Thursday 17 October 2013

Human Water Balloon

Okay, what an eventful month! 

First things first, I'm no longer working (at least for now). 
About 3 weeks ago I could barely stand up. My Bambi legs were in overdrive! I also found that my hands were getting weak making typing a difficulty. So it was time to make a call to my nurse. 
I already knew how this conversation was going to go. I knew it was a relapse and I knew what the plan of action would be. 


Now - don't get me wrong, steroids do work. For those of you that are unfamiliar with what they do or why I use them, let me explain as easily as I can. 
When a relapse happens it means there is inflammation somewhere in my nervous system. Steroids then basically blast the inflamation so that the symptoms ease off faster than letting it calm down in its own time. So they don't stop the relapse or cure any damage caused but they can make a relapse last a couple of weeks instead of months. 
All good? Yes? Well in theory yes. 
In reality - it's a catch 22 situation. 

Steroids have so many side effects of their own.  And I hate them. 

(1) I lose the ability to sleep for longer than 4 hours a night for 10 days 
(2) I feel like my mouth is lined with sandpaper
(3) Due to having to drink more fluids I have to pee EVERY 15 mins

and my favourite 
On one occasion, the worst occasion, my legs were the same width from my thighs to my feet. Not only is this not attractive it's very uncomfortable. I honestly thought my legs were going to rip open. Also as if the legs aren't enough, I tend to look 6 months pregnant. The only thing I could do was lie with my legs in the air and hope the swelling went down. I also made friends with dandelion tea. Doesn't taste great but it does work - just have to make sure there's a toilet nearby - I've never peed as much in my life! 
This joyful experience also doesn't stop when the steroids are out of my system. It can take weeks to get the swelling under control. 

I become a Human Water Balloon!!
(but I can walk again😄)

Friday 30 August 2013

Back to work

I know I've been very quiet these last few weeks but I'm back! I've started back into full time work and it's been a bit of a shock to the system.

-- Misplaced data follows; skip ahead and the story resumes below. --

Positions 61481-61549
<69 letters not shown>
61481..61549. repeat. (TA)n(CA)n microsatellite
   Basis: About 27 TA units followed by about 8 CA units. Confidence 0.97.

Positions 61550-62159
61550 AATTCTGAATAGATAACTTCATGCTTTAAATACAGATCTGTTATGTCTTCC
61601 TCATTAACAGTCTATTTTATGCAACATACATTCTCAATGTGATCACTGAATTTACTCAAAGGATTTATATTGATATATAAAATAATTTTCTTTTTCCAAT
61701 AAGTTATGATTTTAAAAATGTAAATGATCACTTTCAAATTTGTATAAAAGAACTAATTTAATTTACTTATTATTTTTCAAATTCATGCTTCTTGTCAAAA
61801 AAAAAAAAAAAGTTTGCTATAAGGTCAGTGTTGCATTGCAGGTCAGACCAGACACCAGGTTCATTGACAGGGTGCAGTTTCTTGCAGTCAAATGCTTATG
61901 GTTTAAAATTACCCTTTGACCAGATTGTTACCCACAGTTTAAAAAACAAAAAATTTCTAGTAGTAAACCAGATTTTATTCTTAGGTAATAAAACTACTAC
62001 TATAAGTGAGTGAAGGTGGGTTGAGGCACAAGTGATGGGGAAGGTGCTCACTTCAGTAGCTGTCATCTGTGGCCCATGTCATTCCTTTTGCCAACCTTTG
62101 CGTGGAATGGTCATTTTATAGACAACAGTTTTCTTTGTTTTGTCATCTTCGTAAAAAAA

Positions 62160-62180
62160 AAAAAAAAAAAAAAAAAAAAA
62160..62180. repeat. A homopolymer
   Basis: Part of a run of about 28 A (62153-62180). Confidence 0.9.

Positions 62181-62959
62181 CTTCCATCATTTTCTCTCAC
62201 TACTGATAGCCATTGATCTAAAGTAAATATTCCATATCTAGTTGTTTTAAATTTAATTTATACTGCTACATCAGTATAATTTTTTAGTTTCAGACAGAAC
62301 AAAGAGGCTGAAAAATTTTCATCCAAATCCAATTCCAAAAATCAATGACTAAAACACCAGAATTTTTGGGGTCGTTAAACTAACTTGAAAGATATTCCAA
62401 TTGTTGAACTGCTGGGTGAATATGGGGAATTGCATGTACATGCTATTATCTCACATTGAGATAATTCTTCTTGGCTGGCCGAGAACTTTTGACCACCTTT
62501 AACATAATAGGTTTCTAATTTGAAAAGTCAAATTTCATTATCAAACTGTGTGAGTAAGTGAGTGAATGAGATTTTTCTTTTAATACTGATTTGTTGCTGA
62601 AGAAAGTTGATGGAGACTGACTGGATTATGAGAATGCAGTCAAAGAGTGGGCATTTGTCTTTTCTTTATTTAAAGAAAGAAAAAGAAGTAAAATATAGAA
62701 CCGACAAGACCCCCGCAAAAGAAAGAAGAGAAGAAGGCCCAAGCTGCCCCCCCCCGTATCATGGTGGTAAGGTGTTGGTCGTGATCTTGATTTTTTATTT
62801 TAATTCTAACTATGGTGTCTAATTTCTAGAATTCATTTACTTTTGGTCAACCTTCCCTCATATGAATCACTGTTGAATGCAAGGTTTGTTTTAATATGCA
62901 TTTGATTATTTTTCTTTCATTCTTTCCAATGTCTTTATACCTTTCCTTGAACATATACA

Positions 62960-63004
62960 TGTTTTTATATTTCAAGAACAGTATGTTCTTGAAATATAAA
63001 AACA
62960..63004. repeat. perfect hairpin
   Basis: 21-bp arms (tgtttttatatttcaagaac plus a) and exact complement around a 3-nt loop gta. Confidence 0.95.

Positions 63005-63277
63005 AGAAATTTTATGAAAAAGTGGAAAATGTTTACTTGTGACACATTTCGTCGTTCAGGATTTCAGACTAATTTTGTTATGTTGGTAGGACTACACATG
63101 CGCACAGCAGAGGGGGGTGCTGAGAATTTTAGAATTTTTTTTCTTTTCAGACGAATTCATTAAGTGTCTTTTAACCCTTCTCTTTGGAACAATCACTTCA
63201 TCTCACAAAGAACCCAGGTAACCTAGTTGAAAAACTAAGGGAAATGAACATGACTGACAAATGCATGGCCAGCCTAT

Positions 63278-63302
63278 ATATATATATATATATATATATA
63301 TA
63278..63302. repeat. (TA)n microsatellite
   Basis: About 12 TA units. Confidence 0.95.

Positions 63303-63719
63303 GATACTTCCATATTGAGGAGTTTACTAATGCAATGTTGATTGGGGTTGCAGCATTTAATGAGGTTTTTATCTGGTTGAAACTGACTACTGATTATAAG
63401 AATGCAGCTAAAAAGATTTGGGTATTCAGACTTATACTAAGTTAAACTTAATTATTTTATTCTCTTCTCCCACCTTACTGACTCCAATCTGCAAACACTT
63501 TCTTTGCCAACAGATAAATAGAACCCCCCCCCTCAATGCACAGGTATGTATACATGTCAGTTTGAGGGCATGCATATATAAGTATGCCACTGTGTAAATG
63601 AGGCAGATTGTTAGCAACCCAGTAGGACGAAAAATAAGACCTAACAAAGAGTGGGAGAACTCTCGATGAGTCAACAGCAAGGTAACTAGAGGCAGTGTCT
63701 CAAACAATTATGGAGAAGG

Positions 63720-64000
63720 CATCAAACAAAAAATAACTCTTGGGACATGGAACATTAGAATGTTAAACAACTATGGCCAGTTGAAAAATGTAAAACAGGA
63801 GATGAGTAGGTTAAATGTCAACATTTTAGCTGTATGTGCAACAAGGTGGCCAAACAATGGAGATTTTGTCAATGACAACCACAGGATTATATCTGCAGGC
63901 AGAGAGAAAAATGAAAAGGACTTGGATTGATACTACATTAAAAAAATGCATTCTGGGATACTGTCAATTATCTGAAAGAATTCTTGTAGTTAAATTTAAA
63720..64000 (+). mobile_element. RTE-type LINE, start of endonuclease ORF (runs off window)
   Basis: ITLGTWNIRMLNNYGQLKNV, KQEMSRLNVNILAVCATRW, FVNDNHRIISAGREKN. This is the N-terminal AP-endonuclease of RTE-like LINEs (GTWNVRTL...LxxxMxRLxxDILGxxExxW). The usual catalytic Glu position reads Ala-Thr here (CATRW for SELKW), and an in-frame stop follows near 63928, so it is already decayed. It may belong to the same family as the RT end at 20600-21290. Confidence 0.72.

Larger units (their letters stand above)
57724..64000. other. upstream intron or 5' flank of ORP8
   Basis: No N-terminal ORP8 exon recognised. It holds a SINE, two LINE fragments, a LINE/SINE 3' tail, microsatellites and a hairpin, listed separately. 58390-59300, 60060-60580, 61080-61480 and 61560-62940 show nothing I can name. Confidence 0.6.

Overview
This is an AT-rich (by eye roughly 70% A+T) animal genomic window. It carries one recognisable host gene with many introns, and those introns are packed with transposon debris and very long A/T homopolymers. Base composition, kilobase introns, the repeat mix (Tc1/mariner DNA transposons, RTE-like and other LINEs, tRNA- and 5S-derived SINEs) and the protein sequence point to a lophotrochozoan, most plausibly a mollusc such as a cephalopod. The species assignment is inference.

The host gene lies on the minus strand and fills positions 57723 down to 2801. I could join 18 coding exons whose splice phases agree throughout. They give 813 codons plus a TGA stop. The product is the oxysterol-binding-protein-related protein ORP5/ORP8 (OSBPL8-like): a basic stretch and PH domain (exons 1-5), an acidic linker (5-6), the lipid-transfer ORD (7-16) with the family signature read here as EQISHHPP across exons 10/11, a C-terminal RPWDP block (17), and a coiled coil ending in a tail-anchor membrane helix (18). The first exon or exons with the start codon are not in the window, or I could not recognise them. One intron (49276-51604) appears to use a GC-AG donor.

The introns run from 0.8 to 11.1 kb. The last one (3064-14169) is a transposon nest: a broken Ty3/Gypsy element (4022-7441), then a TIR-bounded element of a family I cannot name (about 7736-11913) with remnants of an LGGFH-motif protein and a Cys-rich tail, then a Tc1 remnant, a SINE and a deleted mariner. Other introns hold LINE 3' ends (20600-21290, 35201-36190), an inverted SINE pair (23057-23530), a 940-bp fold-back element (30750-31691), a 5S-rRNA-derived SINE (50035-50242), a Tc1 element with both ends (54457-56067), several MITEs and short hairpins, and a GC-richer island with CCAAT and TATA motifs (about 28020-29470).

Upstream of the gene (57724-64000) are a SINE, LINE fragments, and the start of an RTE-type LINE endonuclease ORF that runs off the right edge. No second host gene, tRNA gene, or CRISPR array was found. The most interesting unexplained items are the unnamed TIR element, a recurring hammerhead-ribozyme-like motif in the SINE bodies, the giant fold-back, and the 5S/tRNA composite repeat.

Working with MS is always an adventure. I was spoilt for a long time where employment was concerned. I was management when I was diagnosed so it was a lot easier to adapt my duties to what my body would allow. I did my own rota so I wasn't ever over worked. 
Then that came to an end when I was made redundant.
 I hadn't planned to return to work. I saw this as an opportunity to look after myself. Life had other plans (as is always the way). So I had to find a job.

Now I was faced with job hunting with a disability and quickly realised that everything I was qualified to do my body would no longer allow me to do. 
So I applied for work in a call centre. At least I could sit down all day. 
I have now discovered that sitting all day is in fact making me feel worse. My legs tend to seize up so I can't stand up even when I want to. 
However, I will not be beaten by it, I have no choice, it's this or nothing! 
Guess ill have to keep playing the lotto :) 

Saturday 3 August 2013

You Me & MS

I've mentioned my OH Gareth in previous posts but I suppose I should mention our relationship in a bit more detail. 
Gareth would be the main supporting cast member in my life dramas. 
We met in 2009 when he was a customer in hmv where I worked. We met up for coffee, more of a chat than a date.  Before I met him I had considered not mentioning the MS as it wasn't definite then and it's not exactly what people look for in a partner. In the end I decided that honesty was best. He needed to know what he was getting himself into.